Christopher Stocks

I ended up living in Bloomsbury by one of those chains of circumstance that happen all too rarely, but here I am, and there can be few more alluring neighbourhoods of London in which to be. Central enough to be able to walk almost everywhere, yet just far enough off the tourist track to be quietly residential, it’s the original London suburb, laid out largely by the Dukes of Bedford from the early eighteenth century on. My house, on Great Ormond Street, was built in 1706, and old maps reveal that in those days it stood right on the northern edge of the city: the houses opposite actually backed on to open fields.

It sounds an idyllic conjunction of smart new houses and bucolic charm, though the fields were probably pegged with people’s washing and the mud, in wet weather, must have got everywhere; no wonder so many old houses have boot scrapers built into their walls. Since then the nearest countryside may have receded by fifteen to twenty miles, but if you have an architectural eye then you can still clearly distinguish the old urban boundary, beyond which the houses are generally late eighteenth-century and Victorian.

Today, of course, Great Ormond Street is most famous for its children’s hospital, which fills the northern side of the street and extends as far back as boring Guilford Street beyond. When I first moved in, last December, I was slightly worried that my view would be of poor sick children on the wards, but  fortunately, I suppose, the block directly opposite is largely an administrative one.

All the same, the street is still notable for the number of children being pushed back and forth by anxious or determinedly cheerful parents, and the road is crowded with ambulances – though because there’s no accident and emergency wing and, I guess, because of the children, they tend to drive slowly and quietly; another lucky break. Still, the thought of all that unhappiness can be quite depressing, and though I remind myself that the hospital is there to make these children better, at times it can still feel a rather sad street. When I told a friend where I was moving she said, ‘I couldn’t bear to live there – I spent three months with my first child in Great Ormond Street.’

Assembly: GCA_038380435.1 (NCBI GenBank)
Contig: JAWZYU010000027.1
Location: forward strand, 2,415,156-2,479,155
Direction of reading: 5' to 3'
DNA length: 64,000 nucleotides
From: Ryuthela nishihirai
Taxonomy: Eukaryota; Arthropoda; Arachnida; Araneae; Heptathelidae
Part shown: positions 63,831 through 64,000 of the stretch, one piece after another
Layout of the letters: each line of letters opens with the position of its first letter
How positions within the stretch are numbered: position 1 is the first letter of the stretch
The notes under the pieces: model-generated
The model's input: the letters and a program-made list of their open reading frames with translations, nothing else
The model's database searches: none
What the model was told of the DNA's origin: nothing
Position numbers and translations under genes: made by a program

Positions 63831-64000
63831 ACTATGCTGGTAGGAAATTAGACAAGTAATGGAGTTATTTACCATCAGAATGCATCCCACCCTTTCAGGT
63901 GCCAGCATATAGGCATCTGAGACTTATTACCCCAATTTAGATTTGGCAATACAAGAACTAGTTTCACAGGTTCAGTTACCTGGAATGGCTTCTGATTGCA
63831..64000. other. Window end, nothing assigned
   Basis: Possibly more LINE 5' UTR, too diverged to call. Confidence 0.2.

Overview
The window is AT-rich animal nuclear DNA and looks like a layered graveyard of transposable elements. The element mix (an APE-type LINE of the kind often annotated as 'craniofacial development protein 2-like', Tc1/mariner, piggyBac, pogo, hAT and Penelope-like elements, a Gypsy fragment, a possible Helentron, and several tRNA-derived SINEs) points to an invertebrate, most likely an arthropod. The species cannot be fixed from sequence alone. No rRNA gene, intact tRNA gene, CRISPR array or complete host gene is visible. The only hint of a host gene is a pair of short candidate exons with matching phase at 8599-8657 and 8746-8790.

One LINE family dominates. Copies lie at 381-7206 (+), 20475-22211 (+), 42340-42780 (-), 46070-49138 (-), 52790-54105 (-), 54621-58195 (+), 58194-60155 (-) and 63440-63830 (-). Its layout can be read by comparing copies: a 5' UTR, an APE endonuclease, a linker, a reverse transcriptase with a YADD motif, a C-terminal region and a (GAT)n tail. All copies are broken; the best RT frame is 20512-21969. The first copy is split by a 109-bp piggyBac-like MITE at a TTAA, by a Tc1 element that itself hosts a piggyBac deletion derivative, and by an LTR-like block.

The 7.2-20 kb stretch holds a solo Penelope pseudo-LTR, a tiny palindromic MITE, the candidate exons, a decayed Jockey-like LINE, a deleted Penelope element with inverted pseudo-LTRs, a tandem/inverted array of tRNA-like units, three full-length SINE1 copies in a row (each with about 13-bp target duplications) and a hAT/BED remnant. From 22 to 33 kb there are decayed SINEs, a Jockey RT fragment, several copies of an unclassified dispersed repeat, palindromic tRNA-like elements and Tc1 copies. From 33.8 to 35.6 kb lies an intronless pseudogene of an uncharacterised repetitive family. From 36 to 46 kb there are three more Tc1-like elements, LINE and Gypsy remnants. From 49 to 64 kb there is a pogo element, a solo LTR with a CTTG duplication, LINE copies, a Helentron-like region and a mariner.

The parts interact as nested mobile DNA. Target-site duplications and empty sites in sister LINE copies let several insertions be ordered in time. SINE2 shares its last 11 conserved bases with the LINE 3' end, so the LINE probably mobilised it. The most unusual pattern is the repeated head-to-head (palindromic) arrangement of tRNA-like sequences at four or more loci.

This corner of Bloomsbury has a long and distinguished connection with infants. Just up the road, at the top of Lambs Conduit Street, stood the grand eighteenth-century buildings of the Foundling Hospital. Founded by retired shipbuilder Thomas Coram in 1739, it was the first children’s home in the country, taking in unwanted children and ‘foundlings’ – children abandoned in the street. The hospital fed and dressed them, giving them an education and  a new start in life. It was a private charity, supported by the great and the good, and it became something of a fashionable cause in eighteenth-century London; among its most notable patrons were Hogarth and Handel, who gave regular organ recitals in its chapel and who bequeathed, among other things, his score of Messiah.

Dickens was another regular visitor in the following century, but in 1926 the organisation moved away from the smoke and smog of London, leaving its great halls echoing and empty. A developer called James White bought the buildings and, despite widespread public outcry, in 1928 everything was demolished apart from the entrance screen on Guilford Street. A few years later the Hospital would probably have survived, but at least the site was never built over, and some of the finest artefacts were saved (they can be seen in the adjoining real money online casinos australian
Museum, opened in 2004). Today the foundations lie under floodlit football courts, but the vast forecourt, once busy with gaily painted phaetons, still echoes with children’s voices, for since 1936 it has been a public park, to which – as a sign announces at the entrance – ‘adults may only enter if accompanied by a child’.

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